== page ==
Photo by Travis Shinn
The Winery Dogs perform at The King of Clubs on Wednesday, March 1. The show is sold out.
Mike Portnoy is a busy man. On a recent podcast, he counted ten projects that he’s currently involved with on top of the dozen or so that he’s worked with in the past. While best known as Dream Theater’s drummer from 1985 – 2010, his current focus is on the supergroup he’s in with singer/guitarist Richie Kotzen and bassist Billy Sheehan (Mr. Big, David Lee Roth), The Winery Dogs. Active since 2012, The Winery Dogs took a bit of a hiatus between their second album, Hot Streak (2015), and their latest, III, which was released on February 3 of this year. But, when locked in to The Winery Dogs, Portnoy says that’s all he’s got on his mind for 2023 with extensive touring planned.
I don’t know how much you pay attention to ticket sales, but The Winery Dogs show selling out is great. People are anxious and ready to see you guys live. I’ve read that for the first album, you were throwing in covers of songs by the other bands you guys are in. Now that you’re on album three, I’m guessing there’s no covers. How do you put together a setlist with three Winery Dogs albums to choose from?
For me, it was a matter of balancing the three albums. I want to have almost equal songs from all three albums represented. It’s a great setlist. It almost feels like a greatest hits set even though we don’t really have hits. All the songs we’ve done videos for and all the singles, it’s a strong setlist. At this point, it’s nice to have three albums worth of stuff where we don’t have to do anything other than our own material.
I saw The Who last year. Right in the middle of the set, they introduced a song by saying, “This is from an album that came out a few years ago.” I watched hundreds of people head to the concourse for a bathroom break or to get beer. You’re the kind of band that people aren’t going to walk away if you say, “Here’s a new one.”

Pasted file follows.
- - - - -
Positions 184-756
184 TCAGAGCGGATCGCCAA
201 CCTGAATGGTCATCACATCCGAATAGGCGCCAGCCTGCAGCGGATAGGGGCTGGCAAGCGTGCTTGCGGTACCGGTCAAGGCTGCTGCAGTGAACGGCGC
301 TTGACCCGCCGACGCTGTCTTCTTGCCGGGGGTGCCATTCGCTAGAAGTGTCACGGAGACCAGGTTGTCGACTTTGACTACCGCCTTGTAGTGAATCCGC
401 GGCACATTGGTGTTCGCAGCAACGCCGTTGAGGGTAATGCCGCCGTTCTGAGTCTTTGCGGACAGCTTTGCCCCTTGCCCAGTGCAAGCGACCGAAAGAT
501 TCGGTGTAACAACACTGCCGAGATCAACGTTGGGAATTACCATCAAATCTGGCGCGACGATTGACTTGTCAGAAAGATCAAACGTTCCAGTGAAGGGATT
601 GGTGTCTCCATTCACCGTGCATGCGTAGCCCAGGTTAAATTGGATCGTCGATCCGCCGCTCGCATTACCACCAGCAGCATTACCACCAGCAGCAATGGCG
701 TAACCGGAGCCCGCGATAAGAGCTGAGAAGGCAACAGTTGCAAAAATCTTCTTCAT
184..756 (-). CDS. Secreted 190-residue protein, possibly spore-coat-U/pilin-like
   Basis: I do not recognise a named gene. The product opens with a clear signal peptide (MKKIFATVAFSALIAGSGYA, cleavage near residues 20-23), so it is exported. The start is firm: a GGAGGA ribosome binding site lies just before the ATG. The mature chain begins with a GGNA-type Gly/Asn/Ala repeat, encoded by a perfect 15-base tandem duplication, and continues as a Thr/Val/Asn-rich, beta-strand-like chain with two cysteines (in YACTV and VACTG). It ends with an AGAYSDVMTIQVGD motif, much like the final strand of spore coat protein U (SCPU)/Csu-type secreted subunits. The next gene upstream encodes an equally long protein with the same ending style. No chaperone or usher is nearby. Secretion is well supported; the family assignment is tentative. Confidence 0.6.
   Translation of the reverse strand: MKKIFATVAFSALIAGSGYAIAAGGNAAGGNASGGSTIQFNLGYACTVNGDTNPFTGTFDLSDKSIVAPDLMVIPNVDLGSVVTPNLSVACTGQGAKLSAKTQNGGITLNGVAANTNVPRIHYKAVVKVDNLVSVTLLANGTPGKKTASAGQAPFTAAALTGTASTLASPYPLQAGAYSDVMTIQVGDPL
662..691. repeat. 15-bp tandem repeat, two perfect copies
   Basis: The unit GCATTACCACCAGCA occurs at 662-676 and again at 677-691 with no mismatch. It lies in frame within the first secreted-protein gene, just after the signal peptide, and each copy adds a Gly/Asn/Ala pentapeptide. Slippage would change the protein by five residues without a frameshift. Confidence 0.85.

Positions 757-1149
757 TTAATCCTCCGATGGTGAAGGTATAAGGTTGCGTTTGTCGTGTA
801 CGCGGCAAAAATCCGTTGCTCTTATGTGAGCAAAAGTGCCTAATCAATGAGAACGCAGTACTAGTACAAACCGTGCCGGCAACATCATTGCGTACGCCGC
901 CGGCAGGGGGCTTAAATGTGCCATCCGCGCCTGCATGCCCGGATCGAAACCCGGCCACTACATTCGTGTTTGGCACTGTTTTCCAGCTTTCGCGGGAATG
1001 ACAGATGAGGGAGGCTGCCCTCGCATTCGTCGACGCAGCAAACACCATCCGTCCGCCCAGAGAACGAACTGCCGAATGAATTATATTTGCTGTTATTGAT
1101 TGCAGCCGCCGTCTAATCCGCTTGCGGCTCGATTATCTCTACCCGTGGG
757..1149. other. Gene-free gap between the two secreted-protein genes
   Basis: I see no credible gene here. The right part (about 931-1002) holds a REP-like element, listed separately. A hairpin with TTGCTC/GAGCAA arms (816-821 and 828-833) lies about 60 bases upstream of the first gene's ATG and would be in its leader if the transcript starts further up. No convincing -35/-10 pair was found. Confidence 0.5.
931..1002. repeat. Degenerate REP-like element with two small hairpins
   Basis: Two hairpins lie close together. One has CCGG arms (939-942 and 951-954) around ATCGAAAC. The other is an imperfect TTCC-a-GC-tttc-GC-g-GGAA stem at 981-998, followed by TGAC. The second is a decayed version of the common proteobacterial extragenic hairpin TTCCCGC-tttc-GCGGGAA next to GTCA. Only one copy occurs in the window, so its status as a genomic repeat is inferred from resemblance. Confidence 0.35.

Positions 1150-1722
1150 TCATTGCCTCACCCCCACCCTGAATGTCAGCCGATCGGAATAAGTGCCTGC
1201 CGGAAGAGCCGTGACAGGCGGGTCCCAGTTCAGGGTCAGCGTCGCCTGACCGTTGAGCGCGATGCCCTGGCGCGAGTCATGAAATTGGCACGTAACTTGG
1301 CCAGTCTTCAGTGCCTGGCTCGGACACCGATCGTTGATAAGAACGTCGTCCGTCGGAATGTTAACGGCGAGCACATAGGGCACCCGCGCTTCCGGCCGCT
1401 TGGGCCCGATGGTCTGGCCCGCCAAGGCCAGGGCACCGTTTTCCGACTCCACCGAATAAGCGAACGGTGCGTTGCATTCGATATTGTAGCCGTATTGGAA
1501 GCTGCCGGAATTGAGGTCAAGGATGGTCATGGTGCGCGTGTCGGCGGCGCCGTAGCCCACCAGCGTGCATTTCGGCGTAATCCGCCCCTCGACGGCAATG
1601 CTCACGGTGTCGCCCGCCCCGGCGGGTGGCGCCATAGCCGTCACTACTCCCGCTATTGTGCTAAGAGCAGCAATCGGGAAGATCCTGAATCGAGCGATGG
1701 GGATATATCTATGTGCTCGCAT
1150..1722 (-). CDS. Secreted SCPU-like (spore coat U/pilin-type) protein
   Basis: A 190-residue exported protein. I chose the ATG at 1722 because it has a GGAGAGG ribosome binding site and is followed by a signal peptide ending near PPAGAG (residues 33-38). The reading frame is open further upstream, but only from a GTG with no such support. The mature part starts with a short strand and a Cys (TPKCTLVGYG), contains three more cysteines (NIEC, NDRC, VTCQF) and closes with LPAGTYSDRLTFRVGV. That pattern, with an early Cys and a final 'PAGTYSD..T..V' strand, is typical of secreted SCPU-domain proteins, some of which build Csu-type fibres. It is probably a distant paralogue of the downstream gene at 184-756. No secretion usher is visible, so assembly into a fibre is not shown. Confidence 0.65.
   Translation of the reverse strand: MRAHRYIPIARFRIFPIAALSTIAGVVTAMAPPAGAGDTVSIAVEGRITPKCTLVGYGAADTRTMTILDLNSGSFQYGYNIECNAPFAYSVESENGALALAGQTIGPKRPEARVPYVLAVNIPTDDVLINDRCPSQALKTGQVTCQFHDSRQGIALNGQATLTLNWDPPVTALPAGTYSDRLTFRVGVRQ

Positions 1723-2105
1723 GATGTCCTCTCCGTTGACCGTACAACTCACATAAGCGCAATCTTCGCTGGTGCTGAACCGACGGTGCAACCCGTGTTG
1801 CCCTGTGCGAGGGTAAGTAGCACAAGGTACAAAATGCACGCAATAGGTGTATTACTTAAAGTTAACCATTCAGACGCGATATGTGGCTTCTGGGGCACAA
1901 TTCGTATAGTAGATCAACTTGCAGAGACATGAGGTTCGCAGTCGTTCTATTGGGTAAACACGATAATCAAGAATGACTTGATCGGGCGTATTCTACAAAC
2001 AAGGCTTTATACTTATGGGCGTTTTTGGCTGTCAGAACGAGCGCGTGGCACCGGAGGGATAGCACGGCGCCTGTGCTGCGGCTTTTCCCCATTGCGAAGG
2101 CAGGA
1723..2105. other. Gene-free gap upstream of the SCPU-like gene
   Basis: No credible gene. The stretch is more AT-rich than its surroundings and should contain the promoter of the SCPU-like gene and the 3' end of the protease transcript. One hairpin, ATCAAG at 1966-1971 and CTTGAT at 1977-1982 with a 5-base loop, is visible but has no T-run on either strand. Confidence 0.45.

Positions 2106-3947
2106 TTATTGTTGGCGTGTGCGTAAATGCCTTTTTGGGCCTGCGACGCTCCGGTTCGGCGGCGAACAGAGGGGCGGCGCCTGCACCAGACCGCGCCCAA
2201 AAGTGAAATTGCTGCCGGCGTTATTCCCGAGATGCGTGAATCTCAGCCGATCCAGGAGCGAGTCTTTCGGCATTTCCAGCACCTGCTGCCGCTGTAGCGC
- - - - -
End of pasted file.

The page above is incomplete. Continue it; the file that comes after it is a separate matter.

There’s a big difference. The Who have been doing it for 60 years and have made very few new albums. People that go see them want to hear the classic stuff. The Winery Dogs is a new band and everything we’ve written has been in the last 10 years. I saw The Who’s farewell tour 40 years ago. I saw them in ’82 for their farewell tour and now it’s 41 years later and they’re still touring.
I’ve somehow never seen KISS. I’m long past the point where I believe that every farewell tour they announce is really a farewell tour.
I saw KISS for the first time in ’77. I saw the start of their farewell tour in 2019 which is now 4 years ago. And, of course, they’re still going.
Every band you’re in goes through the same four stages – write songs, rehearse songs, record songs, tour. With The Winery Dogs, is there an equal balance of all four of those stages or do you, for instance, write quickly but spend more time recording?
With this new album, we wrote and arranged the music over the course of two sessions of about a week each over the summer of ’21. In those cases, every time we’d finish arranging a song, I would track my drums right there and then. So, it was still very fresh and it was still in the moment of what we were doing for each song. That process of getting all my drums tracked was pretty quick. It only takes a couple of days. But, the process that follows, which is recording the guitar and bass and then Richie spending a lot of time writing the lyrics and the melodies and doing the vocals, that takes a little more time. Once he does his vocals, Billy and I do our vocals. There’s a mixing process and a mastering process. So even though the time we spent together arranging the music and tracking my drums was maybe a week or two, the whole process takes about a year or so, from putting the artwork and layout together to shooting the videos and taking photos. Now that’s all behind us and we’ll start rehearsing for the tour and then we hit the road for the rest of the year.
Has the record been done for a while?
It has, actually. It’s been done since last year but we all had other things going on. We didn’t want to put it out when we finished it and mixed it. If we had put it out then, we would have been sitting around for 6 months or so waiting to start touring because we had to wait to align the tour around all three of our individual schedules. Once we had a starting point for the tour, we arranged the release date of the album accordingly so that they would come together.
Do you have any traditions while recording the album like all going out to dinner after the first night in the studio?